It has become increasingly clear that loving oneself is not a game for two. It can not be learned, taught, or adapted in the arms of another person. In fact, it seems nearly impossible to find comfort in your own skin when someone else is doing the job for you. What if they leave? Unknowingly becoming dependent on the words and actions that you can not provide for yourself, humans crave the acknowledgment of others. But to what extent can chasing love and a partner, even certain relationships with family or friends, actually hurt you? When are we strong enough, independently confident, truly ABLE to go out and look for that another person?
It's a dangerous game to play, even for people with little baggage. A continuous instinct - people continue to seek people, ignoring their innate desires to be fulfilled by something, not someone. Our culture seems so terrified of "being alone" that they would rather make promises now than risk losing the chance later. My opinion on this is two-fold;
One, life is way too short not to love yourself first. I have spent most of my life oblivious to the concept of self-love and only now do I crave the freedom that it brings. After years of stubborn self-hatred and a vocabulary full of "you should" I am desperate to be at peace with exactly who I am. I want so badly to be my own comfort and have enough self-certainty to support my own decisions. Leaning on people may be a part of life, but having the ability to lean on yourself when no other shoulder is in sight, can free you.
Two, people tend to live in what I refer to as a 'scarcity mindset', feeling as though their chances are running out. That they "might as well just go for it now because who knows." This is a sad truth and by far one of the things I try to avoid most. What I am chasing is the uncomplicated nature of knowing something feels right and the belief that as I grow, these decisions will inevitably come. In addition, I will not be too insecure to follow them.
I think having inner peace is single-handedly the hardest thing to obtain - especially in a world that does it's best to convince you otherwise, in an economy that will always believe you need more to be enough. Hating something about yourself is perfect for our materialistic society because acceptance is free. If you truly get it, you will never need as much as you think you do right now.
"When you focus on what you don't have or on situations that displease you, your mind also becomes darkened. You take for granted life, salvation, sunshine, flowers, and countless other gifts from Me. You look for what is wrong and refuse to enjoy life until that is 'fixed.'"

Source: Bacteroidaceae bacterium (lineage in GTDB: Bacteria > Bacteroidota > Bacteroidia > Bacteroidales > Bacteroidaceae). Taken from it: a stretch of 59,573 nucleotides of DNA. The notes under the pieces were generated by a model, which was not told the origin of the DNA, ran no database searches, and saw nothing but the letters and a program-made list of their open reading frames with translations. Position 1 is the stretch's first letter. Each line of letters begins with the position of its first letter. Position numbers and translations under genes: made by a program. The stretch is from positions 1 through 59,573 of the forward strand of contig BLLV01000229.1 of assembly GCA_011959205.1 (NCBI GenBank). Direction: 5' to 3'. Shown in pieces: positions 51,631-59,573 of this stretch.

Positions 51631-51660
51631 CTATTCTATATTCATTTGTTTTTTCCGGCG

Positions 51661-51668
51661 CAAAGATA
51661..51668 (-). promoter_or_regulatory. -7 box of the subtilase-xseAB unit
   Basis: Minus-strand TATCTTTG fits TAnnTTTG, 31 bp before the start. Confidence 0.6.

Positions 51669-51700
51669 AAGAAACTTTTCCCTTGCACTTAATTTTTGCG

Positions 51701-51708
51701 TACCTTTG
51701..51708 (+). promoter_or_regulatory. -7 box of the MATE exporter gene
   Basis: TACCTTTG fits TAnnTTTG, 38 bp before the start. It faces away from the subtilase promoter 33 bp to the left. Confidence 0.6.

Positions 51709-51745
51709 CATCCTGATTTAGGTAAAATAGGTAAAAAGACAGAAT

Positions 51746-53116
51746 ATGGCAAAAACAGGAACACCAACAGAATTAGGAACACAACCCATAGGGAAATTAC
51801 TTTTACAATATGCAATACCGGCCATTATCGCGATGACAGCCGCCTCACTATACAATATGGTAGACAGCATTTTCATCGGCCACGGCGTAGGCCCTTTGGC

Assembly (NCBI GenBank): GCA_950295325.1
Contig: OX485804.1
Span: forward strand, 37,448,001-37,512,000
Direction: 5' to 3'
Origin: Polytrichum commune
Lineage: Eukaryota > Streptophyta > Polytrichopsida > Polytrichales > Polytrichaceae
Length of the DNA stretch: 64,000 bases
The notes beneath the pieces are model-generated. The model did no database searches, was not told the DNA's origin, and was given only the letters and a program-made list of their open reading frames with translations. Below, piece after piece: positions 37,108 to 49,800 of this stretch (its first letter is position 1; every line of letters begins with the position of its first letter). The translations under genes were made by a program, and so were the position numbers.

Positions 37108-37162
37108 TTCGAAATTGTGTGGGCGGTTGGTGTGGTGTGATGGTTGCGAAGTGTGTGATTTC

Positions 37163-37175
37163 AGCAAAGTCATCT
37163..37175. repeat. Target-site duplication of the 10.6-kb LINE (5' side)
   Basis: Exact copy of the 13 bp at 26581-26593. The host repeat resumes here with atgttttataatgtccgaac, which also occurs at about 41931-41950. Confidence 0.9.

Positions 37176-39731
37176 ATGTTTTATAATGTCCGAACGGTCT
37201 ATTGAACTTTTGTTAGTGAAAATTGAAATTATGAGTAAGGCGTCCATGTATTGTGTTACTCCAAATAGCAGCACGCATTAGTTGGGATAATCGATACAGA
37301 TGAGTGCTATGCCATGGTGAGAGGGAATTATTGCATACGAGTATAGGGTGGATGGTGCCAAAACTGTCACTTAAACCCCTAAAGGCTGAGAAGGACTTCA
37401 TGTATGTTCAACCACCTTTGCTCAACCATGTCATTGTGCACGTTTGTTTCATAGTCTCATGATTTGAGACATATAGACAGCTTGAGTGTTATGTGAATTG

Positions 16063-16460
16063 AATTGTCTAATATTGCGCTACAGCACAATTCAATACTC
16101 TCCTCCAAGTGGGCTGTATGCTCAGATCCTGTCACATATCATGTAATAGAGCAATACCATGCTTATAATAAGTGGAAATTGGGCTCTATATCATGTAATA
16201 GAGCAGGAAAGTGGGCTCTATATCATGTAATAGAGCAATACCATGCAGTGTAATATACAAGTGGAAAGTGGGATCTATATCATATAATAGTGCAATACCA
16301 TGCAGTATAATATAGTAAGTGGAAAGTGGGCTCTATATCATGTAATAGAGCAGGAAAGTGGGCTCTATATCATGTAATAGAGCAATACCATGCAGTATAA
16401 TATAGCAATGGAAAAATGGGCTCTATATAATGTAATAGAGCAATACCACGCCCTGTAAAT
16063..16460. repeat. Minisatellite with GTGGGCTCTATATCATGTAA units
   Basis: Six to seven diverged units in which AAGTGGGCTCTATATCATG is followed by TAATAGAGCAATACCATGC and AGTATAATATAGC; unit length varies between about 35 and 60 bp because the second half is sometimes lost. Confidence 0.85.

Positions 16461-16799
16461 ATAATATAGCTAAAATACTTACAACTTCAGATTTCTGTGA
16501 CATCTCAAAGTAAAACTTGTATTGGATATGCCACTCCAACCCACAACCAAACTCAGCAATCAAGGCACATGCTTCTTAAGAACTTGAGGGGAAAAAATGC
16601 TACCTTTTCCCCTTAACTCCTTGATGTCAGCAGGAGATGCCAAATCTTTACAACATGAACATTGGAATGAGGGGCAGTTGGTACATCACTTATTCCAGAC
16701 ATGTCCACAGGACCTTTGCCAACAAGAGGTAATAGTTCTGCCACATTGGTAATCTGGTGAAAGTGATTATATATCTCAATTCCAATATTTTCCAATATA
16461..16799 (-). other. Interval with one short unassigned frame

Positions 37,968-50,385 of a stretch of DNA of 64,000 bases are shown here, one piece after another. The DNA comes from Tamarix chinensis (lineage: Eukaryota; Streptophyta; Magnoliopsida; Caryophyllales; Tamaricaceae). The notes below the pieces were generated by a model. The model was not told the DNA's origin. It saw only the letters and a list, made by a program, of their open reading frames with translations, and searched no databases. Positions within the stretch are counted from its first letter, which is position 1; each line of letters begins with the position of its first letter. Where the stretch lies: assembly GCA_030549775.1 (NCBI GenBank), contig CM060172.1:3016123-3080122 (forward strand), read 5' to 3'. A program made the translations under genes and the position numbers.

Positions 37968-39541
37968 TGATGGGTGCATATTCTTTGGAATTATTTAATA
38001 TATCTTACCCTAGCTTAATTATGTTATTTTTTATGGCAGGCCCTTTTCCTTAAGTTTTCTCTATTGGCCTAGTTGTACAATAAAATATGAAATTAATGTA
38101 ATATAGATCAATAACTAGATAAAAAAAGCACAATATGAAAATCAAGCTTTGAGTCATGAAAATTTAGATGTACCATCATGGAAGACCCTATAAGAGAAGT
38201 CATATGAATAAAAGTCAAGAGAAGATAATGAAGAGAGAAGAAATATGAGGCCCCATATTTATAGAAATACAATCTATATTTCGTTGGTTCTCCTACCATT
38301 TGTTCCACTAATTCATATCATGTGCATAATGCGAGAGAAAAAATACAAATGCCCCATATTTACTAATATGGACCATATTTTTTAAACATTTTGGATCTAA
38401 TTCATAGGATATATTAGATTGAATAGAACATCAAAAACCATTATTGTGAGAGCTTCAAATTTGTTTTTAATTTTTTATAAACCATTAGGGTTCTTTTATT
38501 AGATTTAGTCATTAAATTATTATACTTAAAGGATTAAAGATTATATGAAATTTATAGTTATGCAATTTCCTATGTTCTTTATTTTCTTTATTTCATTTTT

If you follow the eyelash extensions, the damsel in distress, the dated movies of women unfulfilled without a man, the loss and lack of purpose associated with the concept of being single, or better yet ALONE, you see that there is a clear implant of "need." Some people feel as if their life doesn't truly start until they meet someone and others think they need a certain job, the right clothes that cost more than the ones they used to buy, the car that their friends can't afford, and the perfect vacation spot in order to feel they have "made it" and that now, they can be happy. The truth is, none of those things will actually change how you feel about yourself. You can love who you are, flaws and all with nothing but a backpack and train ticket.
Accepting who you are has nothing to do with what you physically do OR accomplish. I used to think it was just the opposite, that I was what I did. I craved validation for my grades, my leadership roles at school, the jobs I was hired for, and the social gatherings I attended. I didn't realize that these things had nothing to do with me as a person. I was living for the next thing that would prove myself a successful person. Unaware that I could love myself in a much simpler way.
For how I talked to my friends and the energy I felt from the sun. I could be proud of the way I carried myself even when I felt like I was falling apart. I could accept that I had bad days and be gracious about my pain - it made me appreciate when things got better. I could love myself for my limits, for learning to say no when something wouldn't serve me, for caring so deeply about my family. I could be proud of my aim towards presence, that it meant so much to me to just be still. I could be proud of the experiences I allowed myself to have in different countries and the people I was lucky enough to meet. For all the things that happened to me without force, the ones that the universe intended.
There were all these small things that I ignored in pursuit of tangible evidence that I was worthy of being loved - and not by me, but by someone else.
It was a breath of fresh air to come to terms with this tendency of mine. It would take time, some of which I already lost, but I was ready to start the journey knowing that every minute would be worth it. Obtaining the type of contentedness that I once thought only other people could provide. I spent a lot of my life wanting to change something, hating my differences and parts of my body, believing that pleasing other people would get me far and that if I just kept "going," moving fast, I would get where I needed to go. Now, I'd rather be present than anything else, knowing I can love me with someone, but more importantly, love me alone.